Thanks for the link, I will go read them. But knowing me, if i had read them before I had written, I would have ended up writing nothing at all, feeling, possibly, that the subject had been exhausted.

    [Oops, only saw the second comment after I wrote this.  Too bad so much of that content is gone.]


  2. Jeff

    mm most of your complaints against the anti-instance argument stem from not wanting higher lvls powerleveling their friends throug “your” mobs. also you dont want to get to the end of a dungeon na dhave some higher lvl steam roll through.

    so how about “zones” where higher levels just cant enter, but lower levels can so its a large “dungeon” for low levels only, interacting in the way Richard Bartle wants, but not interefering with your experience the way you fear?

    Just an idea of a system that works for both people and would be fun (I’d think it would be too).


  3. Wilhelm2451 Post author

    The MUD I used to play has had some success with level restricted zones, but it is an artificial construct that is a bit immersion breaking itself. (I once had to petition my way out of such a zone when I levelled beyond the cap and found that the level filtering gate worked both going in as well as going out!)

    My primary concern is that a high fantasy MMO should include a decent dungeon crawl experience and I feel that instancing is really the only way to do it. Even without the high levels powering through you, having a revolving door dungeon with groups waiting for their turn (or bickering over who is next ala the terrorist groups under Pilate’s palace in “Monty Python’s Life of Brian”) to kill a given boss kills the who feel.

    I fall back on the adventurer’s defense. They should be rare in the world. In an MMO, adventurers will be common of course, and I can deal with 90% of the world being overrun with people, but the dungeon crawl experience really should be just you and your party. That in some corner of the world your social interaction is limited to a small group for a couple of hours isn’t going to wreck the social fabric of the game and lead to “boredom and disenchantment” Richard Bartle states.

    Of course, you can take this too far. I have no desire to go play Dungeons and Dragons Online currently because all of the content is instanced and the main town is just this bus station where you wait for your group to assemble before you head off. (VirginWorlds podcast #22 covers this well.) At that point the social fabric doesn’t get destroyed, it simply fails to be woven in the first place.

    So, my real point, which is around here somewhere, is that instancing, done right, to create a specific experience, is a good thing. WoW has done it right. EverQuest went from not enough to what was probably too much with LDoN and is headed back to not enough. (Or what would be “not enough” if they had WoW-like population pressure.) DDO went way too far.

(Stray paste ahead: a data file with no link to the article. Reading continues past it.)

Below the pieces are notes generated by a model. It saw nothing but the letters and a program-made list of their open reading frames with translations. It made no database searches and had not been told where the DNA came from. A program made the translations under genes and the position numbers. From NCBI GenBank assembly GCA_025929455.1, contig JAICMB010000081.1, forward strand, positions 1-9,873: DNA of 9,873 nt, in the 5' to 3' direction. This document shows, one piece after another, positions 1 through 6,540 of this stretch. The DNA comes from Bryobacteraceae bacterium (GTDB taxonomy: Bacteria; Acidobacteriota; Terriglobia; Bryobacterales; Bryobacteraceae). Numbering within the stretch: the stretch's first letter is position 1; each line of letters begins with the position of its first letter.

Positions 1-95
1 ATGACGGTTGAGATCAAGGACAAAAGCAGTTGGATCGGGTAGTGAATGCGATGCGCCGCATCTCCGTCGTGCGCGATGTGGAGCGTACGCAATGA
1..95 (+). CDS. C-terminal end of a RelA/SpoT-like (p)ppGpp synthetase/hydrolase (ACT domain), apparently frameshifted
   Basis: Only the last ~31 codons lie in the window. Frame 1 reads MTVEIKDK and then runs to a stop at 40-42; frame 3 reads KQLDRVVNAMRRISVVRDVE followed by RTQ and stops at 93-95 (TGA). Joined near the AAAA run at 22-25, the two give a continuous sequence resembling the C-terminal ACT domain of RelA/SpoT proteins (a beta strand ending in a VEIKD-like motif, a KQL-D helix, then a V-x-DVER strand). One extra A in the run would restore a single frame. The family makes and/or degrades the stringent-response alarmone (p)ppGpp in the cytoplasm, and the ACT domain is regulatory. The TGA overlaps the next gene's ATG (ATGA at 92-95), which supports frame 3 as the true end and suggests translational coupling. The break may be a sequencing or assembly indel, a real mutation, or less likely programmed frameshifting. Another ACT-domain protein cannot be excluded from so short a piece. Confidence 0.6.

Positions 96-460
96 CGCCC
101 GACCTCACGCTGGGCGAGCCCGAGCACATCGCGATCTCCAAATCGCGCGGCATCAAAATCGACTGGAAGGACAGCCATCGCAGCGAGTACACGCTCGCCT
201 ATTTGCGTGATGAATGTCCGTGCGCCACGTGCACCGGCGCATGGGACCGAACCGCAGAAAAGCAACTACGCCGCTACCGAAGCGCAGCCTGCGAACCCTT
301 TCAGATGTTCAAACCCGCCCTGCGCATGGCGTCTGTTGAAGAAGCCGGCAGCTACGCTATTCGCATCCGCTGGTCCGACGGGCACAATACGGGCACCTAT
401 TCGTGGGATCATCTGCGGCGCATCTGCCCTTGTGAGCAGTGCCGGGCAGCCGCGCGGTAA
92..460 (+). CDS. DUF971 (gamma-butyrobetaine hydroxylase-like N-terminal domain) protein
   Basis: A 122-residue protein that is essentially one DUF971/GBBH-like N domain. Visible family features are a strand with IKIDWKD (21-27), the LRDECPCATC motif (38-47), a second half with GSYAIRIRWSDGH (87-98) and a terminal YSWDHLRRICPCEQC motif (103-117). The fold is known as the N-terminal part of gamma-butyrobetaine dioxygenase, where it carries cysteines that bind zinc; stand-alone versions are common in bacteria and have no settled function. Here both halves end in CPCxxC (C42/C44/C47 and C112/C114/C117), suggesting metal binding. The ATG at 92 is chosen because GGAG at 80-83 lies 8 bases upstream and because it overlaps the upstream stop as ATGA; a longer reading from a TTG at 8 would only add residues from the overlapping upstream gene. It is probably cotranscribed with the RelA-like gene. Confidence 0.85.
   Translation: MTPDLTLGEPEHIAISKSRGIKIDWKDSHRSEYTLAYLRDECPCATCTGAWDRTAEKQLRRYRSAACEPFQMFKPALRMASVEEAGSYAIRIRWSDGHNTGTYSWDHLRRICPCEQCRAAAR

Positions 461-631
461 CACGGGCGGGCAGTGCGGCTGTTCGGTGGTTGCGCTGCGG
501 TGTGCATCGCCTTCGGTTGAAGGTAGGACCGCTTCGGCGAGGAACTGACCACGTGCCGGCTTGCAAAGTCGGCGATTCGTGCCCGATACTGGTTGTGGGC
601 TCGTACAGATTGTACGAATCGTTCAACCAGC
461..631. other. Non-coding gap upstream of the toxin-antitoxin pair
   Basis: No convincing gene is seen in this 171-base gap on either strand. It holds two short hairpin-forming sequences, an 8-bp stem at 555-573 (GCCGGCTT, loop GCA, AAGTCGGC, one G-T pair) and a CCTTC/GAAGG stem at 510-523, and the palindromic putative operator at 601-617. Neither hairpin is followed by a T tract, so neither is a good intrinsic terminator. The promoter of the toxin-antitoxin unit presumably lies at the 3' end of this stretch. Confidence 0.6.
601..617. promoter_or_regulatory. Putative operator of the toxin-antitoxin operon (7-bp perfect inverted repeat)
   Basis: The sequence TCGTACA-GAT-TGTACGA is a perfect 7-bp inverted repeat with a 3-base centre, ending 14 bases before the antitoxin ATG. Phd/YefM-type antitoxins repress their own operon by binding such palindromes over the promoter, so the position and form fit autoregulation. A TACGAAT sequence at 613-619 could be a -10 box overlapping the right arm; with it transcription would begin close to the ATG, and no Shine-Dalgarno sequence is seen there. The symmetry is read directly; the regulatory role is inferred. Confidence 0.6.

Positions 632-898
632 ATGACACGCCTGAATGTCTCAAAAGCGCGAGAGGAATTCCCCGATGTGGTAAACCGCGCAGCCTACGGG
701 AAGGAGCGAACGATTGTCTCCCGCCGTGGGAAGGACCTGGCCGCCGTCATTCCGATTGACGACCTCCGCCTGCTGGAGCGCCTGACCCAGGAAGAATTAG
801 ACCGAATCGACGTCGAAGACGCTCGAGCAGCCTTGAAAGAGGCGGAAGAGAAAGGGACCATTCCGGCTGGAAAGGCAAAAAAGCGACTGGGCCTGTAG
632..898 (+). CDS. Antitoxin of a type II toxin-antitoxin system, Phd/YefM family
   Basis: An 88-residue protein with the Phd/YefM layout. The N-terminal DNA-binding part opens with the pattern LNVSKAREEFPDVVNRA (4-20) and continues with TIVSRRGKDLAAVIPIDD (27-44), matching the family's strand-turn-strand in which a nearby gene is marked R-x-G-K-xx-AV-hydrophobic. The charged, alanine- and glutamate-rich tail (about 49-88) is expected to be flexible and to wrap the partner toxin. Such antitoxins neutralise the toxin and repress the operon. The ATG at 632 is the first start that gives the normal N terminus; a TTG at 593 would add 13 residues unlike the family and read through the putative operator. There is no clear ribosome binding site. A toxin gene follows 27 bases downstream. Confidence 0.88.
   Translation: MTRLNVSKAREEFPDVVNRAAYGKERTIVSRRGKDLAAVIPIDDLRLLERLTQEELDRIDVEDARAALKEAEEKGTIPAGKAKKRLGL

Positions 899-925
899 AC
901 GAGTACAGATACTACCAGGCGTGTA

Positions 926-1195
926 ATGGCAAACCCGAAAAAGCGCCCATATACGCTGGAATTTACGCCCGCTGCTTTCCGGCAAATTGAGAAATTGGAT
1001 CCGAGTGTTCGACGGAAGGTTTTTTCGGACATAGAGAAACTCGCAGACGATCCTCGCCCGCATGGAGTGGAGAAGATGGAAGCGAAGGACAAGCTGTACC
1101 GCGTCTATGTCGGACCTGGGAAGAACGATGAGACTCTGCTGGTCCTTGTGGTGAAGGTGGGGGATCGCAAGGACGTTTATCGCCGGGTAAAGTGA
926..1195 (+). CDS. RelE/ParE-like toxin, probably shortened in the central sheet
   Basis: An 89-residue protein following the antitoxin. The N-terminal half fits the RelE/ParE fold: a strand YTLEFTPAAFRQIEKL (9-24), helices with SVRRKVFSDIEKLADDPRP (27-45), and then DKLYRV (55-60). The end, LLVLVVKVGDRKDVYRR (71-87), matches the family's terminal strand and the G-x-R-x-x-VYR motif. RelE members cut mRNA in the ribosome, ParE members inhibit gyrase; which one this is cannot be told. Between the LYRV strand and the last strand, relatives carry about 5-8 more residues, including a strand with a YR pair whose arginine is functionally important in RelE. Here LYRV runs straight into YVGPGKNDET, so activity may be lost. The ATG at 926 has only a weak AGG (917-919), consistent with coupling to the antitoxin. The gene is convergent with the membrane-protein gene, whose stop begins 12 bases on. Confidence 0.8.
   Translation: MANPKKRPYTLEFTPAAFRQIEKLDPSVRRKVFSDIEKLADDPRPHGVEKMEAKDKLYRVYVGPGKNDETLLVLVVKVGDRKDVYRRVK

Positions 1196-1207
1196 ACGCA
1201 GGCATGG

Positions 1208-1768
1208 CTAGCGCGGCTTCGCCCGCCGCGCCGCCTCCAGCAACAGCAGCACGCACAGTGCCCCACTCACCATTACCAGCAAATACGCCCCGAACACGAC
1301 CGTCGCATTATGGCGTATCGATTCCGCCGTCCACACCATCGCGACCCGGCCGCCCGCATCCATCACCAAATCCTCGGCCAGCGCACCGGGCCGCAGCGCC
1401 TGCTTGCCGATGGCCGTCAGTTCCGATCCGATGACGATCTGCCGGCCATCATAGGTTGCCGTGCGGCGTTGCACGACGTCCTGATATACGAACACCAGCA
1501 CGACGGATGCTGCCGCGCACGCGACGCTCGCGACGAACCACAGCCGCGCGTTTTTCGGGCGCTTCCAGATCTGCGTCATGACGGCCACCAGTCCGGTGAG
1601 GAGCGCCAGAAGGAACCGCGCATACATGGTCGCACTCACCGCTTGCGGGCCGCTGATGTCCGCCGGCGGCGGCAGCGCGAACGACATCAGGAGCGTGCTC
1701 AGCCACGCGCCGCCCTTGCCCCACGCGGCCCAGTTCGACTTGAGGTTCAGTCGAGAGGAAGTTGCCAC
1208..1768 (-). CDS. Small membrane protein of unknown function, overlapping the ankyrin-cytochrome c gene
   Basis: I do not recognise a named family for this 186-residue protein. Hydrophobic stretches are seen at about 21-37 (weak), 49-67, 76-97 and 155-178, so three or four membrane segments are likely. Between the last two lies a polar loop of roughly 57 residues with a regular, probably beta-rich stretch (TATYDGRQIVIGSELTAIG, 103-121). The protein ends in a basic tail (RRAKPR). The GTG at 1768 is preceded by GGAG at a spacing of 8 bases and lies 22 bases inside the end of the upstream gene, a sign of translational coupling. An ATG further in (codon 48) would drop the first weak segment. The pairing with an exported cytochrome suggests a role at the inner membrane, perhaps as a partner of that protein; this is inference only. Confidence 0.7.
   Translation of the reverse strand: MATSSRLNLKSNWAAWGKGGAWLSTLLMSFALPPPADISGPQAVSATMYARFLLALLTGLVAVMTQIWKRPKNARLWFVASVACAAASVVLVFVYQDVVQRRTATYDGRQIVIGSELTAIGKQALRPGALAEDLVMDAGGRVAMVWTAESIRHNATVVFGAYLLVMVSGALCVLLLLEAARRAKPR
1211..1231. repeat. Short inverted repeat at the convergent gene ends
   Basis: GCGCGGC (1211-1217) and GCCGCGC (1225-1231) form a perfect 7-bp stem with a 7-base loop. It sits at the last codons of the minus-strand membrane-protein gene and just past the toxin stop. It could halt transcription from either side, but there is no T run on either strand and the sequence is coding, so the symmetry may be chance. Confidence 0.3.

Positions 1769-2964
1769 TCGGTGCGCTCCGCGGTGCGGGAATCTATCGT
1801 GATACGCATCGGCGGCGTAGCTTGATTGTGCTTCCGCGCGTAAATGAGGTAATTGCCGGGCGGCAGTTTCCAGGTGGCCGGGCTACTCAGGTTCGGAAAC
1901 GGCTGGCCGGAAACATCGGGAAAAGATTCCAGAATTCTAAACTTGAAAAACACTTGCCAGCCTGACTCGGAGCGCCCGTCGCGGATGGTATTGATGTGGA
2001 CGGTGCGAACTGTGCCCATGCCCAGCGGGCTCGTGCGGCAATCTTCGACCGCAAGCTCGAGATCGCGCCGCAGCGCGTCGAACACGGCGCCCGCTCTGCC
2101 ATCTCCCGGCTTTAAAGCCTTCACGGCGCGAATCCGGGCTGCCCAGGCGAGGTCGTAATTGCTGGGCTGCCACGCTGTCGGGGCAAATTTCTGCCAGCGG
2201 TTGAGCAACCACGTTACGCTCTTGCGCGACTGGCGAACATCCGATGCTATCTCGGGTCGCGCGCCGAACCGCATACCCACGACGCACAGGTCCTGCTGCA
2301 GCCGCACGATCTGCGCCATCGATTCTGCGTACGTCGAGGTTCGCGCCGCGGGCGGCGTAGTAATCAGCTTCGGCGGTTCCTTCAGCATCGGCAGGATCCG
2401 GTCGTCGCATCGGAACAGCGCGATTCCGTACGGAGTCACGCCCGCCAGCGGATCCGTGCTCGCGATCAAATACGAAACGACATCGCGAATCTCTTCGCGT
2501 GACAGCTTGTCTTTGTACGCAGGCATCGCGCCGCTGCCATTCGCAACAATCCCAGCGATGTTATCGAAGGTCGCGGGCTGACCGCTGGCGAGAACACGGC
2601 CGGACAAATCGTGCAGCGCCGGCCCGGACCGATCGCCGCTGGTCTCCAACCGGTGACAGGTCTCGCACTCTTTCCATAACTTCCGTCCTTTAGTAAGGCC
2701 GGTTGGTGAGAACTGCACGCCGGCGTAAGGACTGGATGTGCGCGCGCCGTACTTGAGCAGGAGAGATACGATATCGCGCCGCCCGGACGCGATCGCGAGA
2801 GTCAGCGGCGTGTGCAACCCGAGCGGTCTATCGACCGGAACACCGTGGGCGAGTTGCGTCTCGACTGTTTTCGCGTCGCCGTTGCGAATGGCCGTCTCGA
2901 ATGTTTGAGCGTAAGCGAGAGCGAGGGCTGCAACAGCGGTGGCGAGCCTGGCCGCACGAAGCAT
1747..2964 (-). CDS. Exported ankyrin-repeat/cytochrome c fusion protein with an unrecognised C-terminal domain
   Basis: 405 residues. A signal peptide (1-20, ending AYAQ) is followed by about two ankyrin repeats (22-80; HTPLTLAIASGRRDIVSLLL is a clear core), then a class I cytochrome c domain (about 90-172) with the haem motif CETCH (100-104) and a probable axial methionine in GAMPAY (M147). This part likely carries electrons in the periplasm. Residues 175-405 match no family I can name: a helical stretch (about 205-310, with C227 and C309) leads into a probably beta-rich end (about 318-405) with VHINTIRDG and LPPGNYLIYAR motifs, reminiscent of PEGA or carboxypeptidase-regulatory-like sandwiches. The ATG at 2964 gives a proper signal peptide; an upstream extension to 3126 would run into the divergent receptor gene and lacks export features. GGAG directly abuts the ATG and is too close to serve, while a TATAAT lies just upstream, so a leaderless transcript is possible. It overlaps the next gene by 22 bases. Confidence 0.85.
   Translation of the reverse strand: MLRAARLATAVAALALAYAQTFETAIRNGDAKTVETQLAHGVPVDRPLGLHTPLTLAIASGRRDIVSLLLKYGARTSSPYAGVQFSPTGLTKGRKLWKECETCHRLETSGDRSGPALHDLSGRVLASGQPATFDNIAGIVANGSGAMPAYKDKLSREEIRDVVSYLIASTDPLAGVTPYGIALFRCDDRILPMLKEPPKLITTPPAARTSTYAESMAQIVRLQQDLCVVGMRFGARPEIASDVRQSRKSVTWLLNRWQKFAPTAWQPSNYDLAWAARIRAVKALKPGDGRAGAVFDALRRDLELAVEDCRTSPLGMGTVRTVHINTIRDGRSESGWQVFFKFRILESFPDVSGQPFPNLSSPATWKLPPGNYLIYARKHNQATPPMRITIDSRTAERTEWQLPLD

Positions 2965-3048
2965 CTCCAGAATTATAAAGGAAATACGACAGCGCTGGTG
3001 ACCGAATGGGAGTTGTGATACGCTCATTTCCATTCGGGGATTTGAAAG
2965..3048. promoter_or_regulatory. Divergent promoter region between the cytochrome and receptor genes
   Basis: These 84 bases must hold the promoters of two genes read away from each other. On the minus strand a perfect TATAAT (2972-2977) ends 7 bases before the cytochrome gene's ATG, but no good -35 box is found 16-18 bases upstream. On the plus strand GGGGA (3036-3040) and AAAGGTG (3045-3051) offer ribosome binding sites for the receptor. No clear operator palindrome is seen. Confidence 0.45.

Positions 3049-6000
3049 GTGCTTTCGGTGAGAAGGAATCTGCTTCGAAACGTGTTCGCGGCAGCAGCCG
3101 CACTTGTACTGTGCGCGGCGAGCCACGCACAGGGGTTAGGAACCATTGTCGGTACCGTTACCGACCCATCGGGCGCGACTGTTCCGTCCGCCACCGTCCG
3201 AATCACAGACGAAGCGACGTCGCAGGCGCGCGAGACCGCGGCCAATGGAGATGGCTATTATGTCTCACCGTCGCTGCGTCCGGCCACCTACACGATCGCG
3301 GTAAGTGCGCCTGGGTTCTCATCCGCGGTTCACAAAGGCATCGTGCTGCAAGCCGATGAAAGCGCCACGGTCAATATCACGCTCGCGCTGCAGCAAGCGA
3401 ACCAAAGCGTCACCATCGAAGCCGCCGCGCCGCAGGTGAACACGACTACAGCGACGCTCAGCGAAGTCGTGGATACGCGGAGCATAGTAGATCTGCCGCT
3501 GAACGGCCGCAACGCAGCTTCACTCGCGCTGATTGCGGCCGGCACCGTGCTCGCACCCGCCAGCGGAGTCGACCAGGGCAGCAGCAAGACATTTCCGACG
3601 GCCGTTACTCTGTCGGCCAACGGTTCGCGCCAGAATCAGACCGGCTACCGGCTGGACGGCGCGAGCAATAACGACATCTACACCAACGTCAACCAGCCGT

4. Deniticus

    Balance is key and I think WoW has done the best job so far as to balance. I enjoy the fact that the player population contributes to the experience (good and bad)– whether its simply for the in-game economy or randomly happening across someone or a group in some hinterzone working on a quest or other activity. At the very worst, you feel like you are in a thriving dynamic world.

    On the otherhand, its not very fun to live solely in a world consisting of superheroes where, like the children in Lake Woebegon, everyone is above average.

    To imagine what the WoW experience would be like without instancing, you only need to attempt to complete any of the key quests which ultimately lead to an instance reward (such as The Defias Brotherhood or the Sharpbeak line of quests) to see the immersion breaking effect of competing against other groups to kill the Defias Messenger or queuing up for a run to retrieve the Ancient Egg, etc. Its about as immersive as looking for a parking spot at the mall.

    Grouping for an instance however, removes the noise and allows one to focus on and return to what is I feel is the core of the MMO experience– small group interaction and interdependence to achieve a goal. Not through competition with another group, but by teamwork and coordination. Limited instancing allows a space for that to thrive without removing all of human element as in a completely instanced world.

    DDO sounds like a sterile nightmare as much as EQ was Lord of the Flies.